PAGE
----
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Below is the Views On Lockdown an urban phenomenon, rural seeing staggered impact by Motilal Oswal
Rabi output could be healthy, but re-opening mandis could prove critical
In light of the current COVID-19 climate, we hosted a conference call with Mr Benjamin Mathew, Partner & Strategy Head, MART, an expert on the rural sector. He disclosed certain key insights, including: (a) the lockdown is more of an urban phenomenon, which is yet to percolate to the village level, (b) rural logistics are witnessing a staggered impact, (c) rabi has been a bumper crop, but re-opening the mandis (markets) is important, and (d) rural consumption has been impacted due to staggered supplies and locked payments, but overall demand has not been materially impacted as consumers tend to purchase in bulk.
Lockdown impact on rural
* The imposed lockdown is more of an urban phenomenon; it is yet to percolate to villages, where social restrictions are widespread.
* 8,000 towns and 5000 villages are near the larger towns / urban areas that have been under lockdown. These towns and village account for 1–2% share in the country’s total population.
* The staggered impact has affected logistics leading to supplies to rural areas getting delayed. Resources are held up or moving slowly as goods are being screened more thoroughly. For instance, at one toll naka, just 230 trucks have been moving, against 600 witnessed in a normal scenario.
* Urban migrant labor has returned to villages, but this is more of a corridor phenomenon. This labor would take three to six months to return to cities. This group may be able to engage in productive work in the rural areas depending on skills set and the type of work available, such as harvesting.
On rural economy
* Rural contributes 53% to India’s GDP. Agriculture/Services/Industry in rural areas contributes 29– 30%/52%/18%.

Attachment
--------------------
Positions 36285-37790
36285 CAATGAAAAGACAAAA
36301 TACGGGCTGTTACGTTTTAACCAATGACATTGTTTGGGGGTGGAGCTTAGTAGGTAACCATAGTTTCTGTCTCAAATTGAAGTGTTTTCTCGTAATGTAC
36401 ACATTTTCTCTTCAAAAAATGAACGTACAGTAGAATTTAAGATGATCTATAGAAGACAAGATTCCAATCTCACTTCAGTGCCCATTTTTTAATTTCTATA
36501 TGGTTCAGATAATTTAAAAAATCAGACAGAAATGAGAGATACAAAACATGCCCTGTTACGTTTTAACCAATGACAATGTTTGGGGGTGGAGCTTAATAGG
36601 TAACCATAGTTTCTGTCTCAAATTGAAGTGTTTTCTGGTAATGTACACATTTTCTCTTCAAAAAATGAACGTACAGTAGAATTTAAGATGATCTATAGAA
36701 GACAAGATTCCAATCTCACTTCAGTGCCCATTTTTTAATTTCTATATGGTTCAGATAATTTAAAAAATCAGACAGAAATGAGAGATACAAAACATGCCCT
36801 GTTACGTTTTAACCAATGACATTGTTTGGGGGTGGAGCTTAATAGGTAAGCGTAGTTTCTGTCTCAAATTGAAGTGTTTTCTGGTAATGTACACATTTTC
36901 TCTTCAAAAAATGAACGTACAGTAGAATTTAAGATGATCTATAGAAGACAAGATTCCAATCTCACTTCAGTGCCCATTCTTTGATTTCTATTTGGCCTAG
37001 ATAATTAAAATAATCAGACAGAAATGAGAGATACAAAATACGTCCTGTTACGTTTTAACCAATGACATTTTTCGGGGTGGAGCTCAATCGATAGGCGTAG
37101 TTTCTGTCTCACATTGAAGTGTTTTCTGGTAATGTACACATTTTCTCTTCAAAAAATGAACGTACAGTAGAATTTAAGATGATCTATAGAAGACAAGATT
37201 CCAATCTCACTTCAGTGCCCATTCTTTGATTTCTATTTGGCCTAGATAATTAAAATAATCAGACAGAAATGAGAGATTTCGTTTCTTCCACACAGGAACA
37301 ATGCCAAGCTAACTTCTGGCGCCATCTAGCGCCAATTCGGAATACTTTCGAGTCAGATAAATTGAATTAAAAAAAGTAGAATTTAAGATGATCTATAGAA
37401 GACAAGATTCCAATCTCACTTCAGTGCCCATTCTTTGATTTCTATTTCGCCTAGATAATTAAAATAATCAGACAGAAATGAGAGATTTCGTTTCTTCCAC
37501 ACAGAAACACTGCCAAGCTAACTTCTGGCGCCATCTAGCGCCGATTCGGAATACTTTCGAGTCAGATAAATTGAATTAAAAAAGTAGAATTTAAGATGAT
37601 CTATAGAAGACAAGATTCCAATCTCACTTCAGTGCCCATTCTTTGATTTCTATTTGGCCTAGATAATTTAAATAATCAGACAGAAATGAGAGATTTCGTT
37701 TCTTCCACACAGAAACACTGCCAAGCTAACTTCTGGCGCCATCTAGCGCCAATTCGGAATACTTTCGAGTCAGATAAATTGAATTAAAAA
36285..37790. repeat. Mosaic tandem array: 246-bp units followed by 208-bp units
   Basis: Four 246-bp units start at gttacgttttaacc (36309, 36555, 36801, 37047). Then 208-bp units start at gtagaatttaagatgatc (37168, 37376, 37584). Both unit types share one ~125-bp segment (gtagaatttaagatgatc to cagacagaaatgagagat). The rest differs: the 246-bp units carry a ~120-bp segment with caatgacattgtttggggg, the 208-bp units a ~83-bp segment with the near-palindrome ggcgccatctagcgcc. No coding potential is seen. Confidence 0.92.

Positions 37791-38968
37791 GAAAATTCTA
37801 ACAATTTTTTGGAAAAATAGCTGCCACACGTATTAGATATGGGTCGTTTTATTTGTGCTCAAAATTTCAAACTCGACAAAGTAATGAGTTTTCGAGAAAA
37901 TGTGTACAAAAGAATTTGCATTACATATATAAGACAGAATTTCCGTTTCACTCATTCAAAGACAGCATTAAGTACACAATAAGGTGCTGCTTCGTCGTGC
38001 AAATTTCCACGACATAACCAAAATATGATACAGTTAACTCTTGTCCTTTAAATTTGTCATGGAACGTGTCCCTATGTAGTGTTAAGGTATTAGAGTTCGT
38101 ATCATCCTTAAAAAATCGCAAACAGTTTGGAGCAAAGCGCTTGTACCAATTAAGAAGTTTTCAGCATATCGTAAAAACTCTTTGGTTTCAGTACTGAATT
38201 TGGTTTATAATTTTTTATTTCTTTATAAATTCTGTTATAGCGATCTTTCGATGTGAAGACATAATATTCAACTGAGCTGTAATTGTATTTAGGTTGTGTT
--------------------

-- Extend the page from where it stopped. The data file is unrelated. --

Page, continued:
* The frequency of cash circulation has reduced in rural areas due to issues such as banks being far away (as far as 20 km, in some cases).
* Savings in rural areas have fallen YoY.
* Payouts in microfinance are likely to be impacted.
* Rural indebtedness is increasing, resolving which would require government intervention.
Impact on agriculture
* Agriculture would likely hold up, but services would suffer the greater impact of the lockdown.
* Rabi has been a bumper crop and grains are ready for harvesting. The harvesting season ends on 30th April. Although this is some time away, labor availability is a concern; mechanization may have limited benefit.
* Income from rabi alone would not lead to overall recovery.
* At present, it appears the kharif crop is unlikely to be affected and may see a normal season.
On rural consumption
* Consumption is driven more by the services sector than by agriculture.
* The supply of essential commodities has been impacted in some rural areas. The general impact is largely staggered, with supplies reaching the rural areas less frequently (every six days instead of every alternate day). However, as people are buying in bulk, overall demand may not be materially impacted.
* Payment and work are affecting purchasing power. In our view, consumption is likely to be impacted due to payments being locked.
* Once the lockdown ends, he expects staples to pick up first.
* The strategy that the government uses to tackle this concern remains to be seen. Following the lockdown, it would prove critical to keep even the remotest mandi open, and minimum support price (MSP) would have to be extended. The government could achieve this with proper structuring even when social distancing has to be maintained.
* Of the ~6.5L villages in India, Hindustan Unilever (HUL) has a reach in 1.5L villages. The company is likely to have reached out to almost all the large villages thus far.
* Rural areas have 497m mobile connections, 165m of which are smartphones with maximum data usage of 1GB. Thus, telephone expenses make up a small portion of the household expenses in rural areas.
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